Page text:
"I wonder how long this is going to take."
"My production supervisor is on vacation."
"My office manager called in sick this morning!"
"YIKES! Look at all the stuff they have with them!"
"There are two of them - they will probably never stop talking."
"This is going to take forever - I've got to do something - fast."
"I see they have a price book - good - I know how to get rid of them."
"I'll get a price quote on something and tell them they are way too high.""
If you are having the door slammed in your face before you even have a chance to say hello - you may be doing it wrong.
Let me explain.
Why do you go to the office before an appointment and gather a ton of brochures, fill your brief case with samples, get a complete product list, take your laptop, and ask someone else to go on the sales call with you?
Your first mistake is thinking that the potential customer is remotely interested in you or what you are selling. You mistakenly think that they want to read your brochures (they don’t), listen to your sales pitch (they have a hundred other things that are more pressing) and ask questions about you and your company (they really don’t care). You mistakenly think that you are showing the importance you put on the appointment because there are two of you.
When they agreed to the appointment - you caught them at a weak moment. I am sure you have heard of “buyers remorse”. Let me introduce you to a new concept – “agreeing to an appointment remorse.” As soon as they hang up the phone it starts - "Why did I agree to see that sales person?"
Agreeing to an appointment is like buying on a credit card - easy to make the purchase - hard to pay off. Something you said may have sparked a small interest during your initial phone conversation - that spark has long since gone out by the time you show up.
So the question is: Why do you bring all this stuff with you and why do you invite someone to go along? You might be thinking that the reason is to be prepared.
The answer is - you lack confidence. I know – that’s tough to swallow – but it is the truth. Having all this stuff and bringing someone with you assures you that you will have something to talk about.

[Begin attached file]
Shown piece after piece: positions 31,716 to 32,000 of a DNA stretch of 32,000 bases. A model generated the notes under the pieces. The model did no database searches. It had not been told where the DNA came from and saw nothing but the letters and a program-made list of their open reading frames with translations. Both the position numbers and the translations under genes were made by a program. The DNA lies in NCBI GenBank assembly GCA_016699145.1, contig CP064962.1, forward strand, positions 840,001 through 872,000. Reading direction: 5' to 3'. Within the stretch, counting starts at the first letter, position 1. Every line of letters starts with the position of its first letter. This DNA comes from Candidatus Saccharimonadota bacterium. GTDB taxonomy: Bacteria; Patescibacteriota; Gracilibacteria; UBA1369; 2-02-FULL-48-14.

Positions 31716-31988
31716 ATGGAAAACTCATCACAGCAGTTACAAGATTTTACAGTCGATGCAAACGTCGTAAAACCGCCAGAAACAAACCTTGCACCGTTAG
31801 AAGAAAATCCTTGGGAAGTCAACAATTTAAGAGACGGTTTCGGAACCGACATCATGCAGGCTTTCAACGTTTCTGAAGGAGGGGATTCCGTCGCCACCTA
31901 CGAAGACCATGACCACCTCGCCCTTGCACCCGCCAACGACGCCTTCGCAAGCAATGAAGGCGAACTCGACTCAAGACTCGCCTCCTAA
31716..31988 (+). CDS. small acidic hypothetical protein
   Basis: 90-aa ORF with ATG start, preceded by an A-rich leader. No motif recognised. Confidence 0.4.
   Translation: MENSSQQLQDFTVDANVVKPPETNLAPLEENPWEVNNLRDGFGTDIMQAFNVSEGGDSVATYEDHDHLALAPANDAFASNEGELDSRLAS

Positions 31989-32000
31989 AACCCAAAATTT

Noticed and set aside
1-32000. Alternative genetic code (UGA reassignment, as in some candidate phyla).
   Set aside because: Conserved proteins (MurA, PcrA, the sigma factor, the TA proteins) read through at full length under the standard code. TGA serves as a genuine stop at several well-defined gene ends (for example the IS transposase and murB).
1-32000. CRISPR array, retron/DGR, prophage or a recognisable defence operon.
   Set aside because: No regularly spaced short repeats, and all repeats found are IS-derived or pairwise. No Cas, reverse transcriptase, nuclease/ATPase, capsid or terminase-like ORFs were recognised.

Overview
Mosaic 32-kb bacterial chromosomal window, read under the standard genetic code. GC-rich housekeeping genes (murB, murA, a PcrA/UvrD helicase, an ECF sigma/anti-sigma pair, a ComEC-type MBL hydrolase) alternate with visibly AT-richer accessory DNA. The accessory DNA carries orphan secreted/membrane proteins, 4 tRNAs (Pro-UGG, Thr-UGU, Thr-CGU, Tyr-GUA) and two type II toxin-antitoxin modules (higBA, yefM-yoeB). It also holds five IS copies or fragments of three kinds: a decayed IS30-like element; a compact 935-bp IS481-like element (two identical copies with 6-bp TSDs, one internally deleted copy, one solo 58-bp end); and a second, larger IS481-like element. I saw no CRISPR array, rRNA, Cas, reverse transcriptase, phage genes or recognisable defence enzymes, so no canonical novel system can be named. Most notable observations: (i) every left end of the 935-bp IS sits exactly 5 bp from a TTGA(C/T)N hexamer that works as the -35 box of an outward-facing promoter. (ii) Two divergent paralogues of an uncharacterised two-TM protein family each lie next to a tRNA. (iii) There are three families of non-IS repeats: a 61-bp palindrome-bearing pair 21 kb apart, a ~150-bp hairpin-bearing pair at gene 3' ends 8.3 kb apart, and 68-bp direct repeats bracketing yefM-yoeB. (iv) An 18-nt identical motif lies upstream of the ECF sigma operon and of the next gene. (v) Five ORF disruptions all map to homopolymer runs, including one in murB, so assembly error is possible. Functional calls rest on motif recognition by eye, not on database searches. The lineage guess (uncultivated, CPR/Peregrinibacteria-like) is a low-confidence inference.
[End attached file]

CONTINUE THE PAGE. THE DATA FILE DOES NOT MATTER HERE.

Here is a little known secret about selling. Your job is not to talk, but to listen - not to present, but to ask questions.
The first thing you have to do is lower the prospects defenses. You do this by going alone and not taking anything, or anybody, with you. No computer, no brochures, no prices, not even a brief case. This takes courage because most sales people are taught that their job is to "show and tell." When you walk into an account "unarmed" and simply ask permission to ask a few questions, there is very little pressure on the buyer and even less on you.
As a professional, you have to evaluate the account to see if it will be profitable for you to invest your time with them. You have to position yourself to be on the offensive rather than the defensive when making a new account call. If you don't have your price book and someone wants to put you on the defensive by asking for a price – simply say "I don't know" and continue to ask questions about their business.
The process of calling on an account without a lot of baggage is similar to a visit to the dentist or doctor - you would want a complete examination before getting an operation or having a tooth pulled.
The first time you try it you will feel "unprepared." That is a good sign - it means you are trying something new and at the brink of learning a new skill.
I would like to challenge you to make a few cold calls this week completely unarmed - not unprepared - just unarmed.
What are you going to talk about? You are not going to talk - you are going to ask questions.
What person in their right mind would say 'no' to a question like this: I am here to talk about YOU - do YOU mind if I ask YOU a few questions about YOUR business to see if I might be able to be of service to YOU and help YOU achieve YOUR goals?
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